Fergie’s popular song “Big Girls Don’t Cry” made the charts years ago, but the theme of it is everlasting. It has been a common theme in history that boys and girls cannot have any similarities– girls are pink and boys are blue. Erica Hateley’s essay touches on this subject, tying it in with children’s literature. She claims that the books that children read when they are young enforce the gender roles upon them. For example, she quotes that books “presented boys in fiction as movers, doers, explorers, adventurers, creatures of action, guile, mischief, intellect and leadership,” but girls are described as “docile, passive, emotional, and unimaginative.” People have been creating this divide amongst the genders since the dawn of time, and it should end now.
Boys have always been taught that they should not cry or show any emotion, or else they wouldn’t be considered manly enough. Boys carry this stigma around with them and are scared of whatever consequences there may be if they were to cry, so they don’t. Then they teach the same thing to their sons, and it gets passed on through generation after generation. Eventually, it starts to get spread to the girls too, since it is so engraved in every male brain. In Meet Kirsten, Kirsten’s good friend dies from disease and, like any girl would, she cries. Her mother hugs her in consolation, but her father just pats her shoulder and tells her to stop crying and that it was enough. As a man, he couldn’t show emotion, and didn’t think anyone else should be able to. Just as boys are told to not cry, it is not rare for older girls to be told the same thing. Like Kirsten, older girls are told that it is not okay to cry, because they are “too old” for it.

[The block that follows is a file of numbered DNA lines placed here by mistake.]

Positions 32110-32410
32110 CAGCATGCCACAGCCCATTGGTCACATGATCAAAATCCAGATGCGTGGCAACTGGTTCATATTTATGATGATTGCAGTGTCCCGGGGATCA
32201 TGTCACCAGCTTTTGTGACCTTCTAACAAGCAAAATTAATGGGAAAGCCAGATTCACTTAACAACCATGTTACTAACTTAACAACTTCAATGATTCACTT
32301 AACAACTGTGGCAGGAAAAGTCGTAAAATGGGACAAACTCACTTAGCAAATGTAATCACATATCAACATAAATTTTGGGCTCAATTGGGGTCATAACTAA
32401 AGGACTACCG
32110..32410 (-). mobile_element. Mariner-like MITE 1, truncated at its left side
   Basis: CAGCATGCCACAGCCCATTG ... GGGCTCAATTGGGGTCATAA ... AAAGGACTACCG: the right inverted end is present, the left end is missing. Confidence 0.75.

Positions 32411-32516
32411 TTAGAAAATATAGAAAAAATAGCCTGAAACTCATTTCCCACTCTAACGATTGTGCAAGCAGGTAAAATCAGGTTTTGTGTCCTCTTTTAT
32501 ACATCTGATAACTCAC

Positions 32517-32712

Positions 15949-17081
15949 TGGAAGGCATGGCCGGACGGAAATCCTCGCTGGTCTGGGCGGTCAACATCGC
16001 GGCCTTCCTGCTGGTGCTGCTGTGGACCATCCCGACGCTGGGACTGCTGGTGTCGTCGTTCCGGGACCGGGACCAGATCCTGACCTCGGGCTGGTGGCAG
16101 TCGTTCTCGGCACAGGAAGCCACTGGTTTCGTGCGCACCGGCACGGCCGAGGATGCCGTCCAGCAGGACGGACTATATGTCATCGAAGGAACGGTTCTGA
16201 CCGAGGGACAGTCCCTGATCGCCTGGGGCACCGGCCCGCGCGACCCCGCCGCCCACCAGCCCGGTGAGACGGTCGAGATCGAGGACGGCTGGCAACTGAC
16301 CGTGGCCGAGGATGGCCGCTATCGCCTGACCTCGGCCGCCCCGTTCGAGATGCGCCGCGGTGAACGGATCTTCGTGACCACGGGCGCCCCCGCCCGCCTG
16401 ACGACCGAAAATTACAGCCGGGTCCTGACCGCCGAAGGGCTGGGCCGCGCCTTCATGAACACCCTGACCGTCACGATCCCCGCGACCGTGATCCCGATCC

Will we ever live in a world where people can have emotions without being judged for it? Let people live how they want.